Republican Senate Majority Leader Mitch McConnell, who controls the chamber’s agenda, has not brought up the legislation for a vote, even though it is backed by President Donald Trump and perhaps more than 70 senators, depending on who is counting.
High political stakes ride on the outcome, which some lawmakers see as a test of Congress’ ability to pass any kind of bipartisan policy reform, even with White House support.
With the Democrats taking over the House of Representatives in January and Republicans keeping their grip on the Senate, bipartisanship will be needed to get much done in 2019-2020, even if hyper-partisanship has been the norm in recent years.
Entitled the First Step Act, the bill would make it easier for deserving inmates to be released from prison into halfway houses or home confinement, create programs to reduce recidivism, and prevent first-time non-violent offenders from facing harsh mandatory minimum sentences.
As time for action runs short, conservative groups supporting the First Step Act are inundating McConnell’s office with letters and phone calls.
The “lame-duck” session of the current Congress is expected to end before Christmas. The 2019-2020 Congress will be seated on Jan. 3. Backers of the measure feel now is the time to enact the legislation, given its broad bipartisan backing in Congress and support by the White House and among interest groups.
Waiting for next year, they fear, could give opponents more time to pick apart the current legislation.
For now, McConnell is not budging, under pressure from conservative Senate Republicans opposed to the prison and sentencing reform measure, such as Tom Cotton and Ted Cruz.
“There is a singular obstacle preventing that bill from getting a vote on the Senate floor, and that’s Mitch McConnell,” said Representative Hakeem Jeffries, an architect of the bill and the newly elected House Democratic Caucus chairman.
“That is outrageous,” Jeffries told Reuters in an interview. “If he were to be successful in preventing an incredibly bipartisan bill on such an important issue from reaching a vote in the Senate, that would be an indictment of the broken democratic system that we have in Washington right now.”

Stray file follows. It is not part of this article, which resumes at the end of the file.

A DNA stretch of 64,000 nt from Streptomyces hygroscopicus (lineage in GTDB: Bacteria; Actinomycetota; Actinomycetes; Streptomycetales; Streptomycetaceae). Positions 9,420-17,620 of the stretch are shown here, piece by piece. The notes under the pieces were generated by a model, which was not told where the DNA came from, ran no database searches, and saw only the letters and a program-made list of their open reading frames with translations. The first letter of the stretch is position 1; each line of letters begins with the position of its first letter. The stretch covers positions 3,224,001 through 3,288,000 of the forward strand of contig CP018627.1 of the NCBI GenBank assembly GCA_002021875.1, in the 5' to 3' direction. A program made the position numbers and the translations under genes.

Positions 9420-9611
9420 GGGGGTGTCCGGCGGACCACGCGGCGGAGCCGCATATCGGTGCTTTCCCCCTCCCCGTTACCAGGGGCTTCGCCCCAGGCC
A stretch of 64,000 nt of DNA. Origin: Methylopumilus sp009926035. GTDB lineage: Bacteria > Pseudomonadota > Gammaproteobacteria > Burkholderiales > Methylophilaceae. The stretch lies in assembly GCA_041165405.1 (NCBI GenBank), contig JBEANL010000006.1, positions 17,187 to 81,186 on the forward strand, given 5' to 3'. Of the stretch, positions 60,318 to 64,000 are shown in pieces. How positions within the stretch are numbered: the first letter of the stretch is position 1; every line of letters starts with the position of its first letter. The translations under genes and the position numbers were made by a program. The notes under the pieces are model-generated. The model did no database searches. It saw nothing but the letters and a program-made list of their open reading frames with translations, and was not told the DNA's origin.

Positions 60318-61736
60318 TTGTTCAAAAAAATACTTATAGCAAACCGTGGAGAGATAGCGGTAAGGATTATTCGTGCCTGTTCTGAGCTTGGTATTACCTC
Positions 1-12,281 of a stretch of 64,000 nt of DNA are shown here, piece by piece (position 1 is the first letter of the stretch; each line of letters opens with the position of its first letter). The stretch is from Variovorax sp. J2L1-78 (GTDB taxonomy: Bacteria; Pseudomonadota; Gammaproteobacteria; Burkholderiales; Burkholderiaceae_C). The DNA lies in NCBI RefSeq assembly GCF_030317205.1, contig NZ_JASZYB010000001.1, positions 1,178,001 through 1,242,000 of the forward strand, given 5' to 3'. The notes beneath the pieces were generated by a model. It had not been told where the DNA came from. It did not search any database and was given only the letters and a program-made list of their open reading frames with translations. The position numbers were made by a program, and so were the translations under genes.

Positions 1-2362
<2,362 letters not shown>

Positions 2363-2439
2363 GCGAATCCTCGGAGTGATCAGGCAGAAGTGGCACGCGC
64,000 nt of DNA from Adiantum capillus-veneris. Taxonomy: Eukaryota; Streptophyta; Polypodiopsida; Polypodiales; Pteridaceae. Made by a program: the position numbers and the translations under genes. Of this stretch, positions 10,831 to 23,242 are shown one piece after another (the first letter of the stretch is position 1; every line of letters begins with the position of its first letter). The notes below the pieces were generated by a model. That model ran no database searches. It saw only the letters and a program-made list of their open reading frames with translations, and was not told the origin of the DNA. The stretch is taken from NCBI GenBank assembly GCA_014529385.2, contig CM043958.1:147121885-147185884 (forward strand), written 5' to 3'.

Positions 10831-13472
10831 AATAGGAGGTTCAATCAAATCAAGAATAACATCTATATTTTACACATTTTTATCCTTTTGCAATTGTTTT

A McConnell spokesman referred questions to remarks the leader made in mid-November, when he said: “The first step is to finalize what proponents are actually for. … And then we’ll whip it and see where the vote count is,” he said.
WHITE HOUSE ALLY
A joint project of Jeffries and Republican House colleague Doug Collins, as well as Republican Senate Judiciary Committee Chairman Chuck Grassley and No. 2 Senate Democrat Dick Durbin, the bill also has a key White House ally.
Jared Kushner, Trump’s son-in-law, has advocated for the bill for months. “This bill would have been dead in May but for Jared Kushner’s persistence and really smart strategy,” said a lobbyist for a conservative group that backs the legislation.
A son of privilege from New York City, Kushner nevertheless has personal experience with the issue from visiting his father in prison. Charles Kushner served 14 months for tax evasion, illegal campaign contributions and witness tampering.
Earlier this year, Jeffries and Collins pushed a version of the bill through the Republican-controlled House. It focused solely on prison reforms and lacked sentencing reforms, a structure meant to win support from Republicans who, like Cotton in the Senate, fear sentencing reforms could put more violent criminals on the street.
Last month, Trump unveiled a new version at the White House. It combined the House-passed bill with sentencing measures backed by Grassley and Durbin, intended to win backing from libertarians, Christian conservatives and progressive Democrats.
In remarks just nine days ago in Mississippi, Republican Senator Lindsey Graham praised Kushner and said the bill would get 80 votes if it were brought to the Senate floor.
On Thursday, Republican Senator Mike Lee, a bill proponent, said there were 28 hard “yes” Republican votes plus 49 Democrats for the bill. “It’s rock-solid,” he said.
But Senator John Cornyn said more Republicans needed to be convinced. “Right now we have a majority of the Republican conference either undecided or no,” he told reporters. He also continued to call for some changes to the bill.
Reporting by Sarah N. Lynch; Additional reporting by Richard Cowan, David Morgan, Steve Holland and Roberta Rampton; Editing by Kevin Drawbaugh and Peter Cooney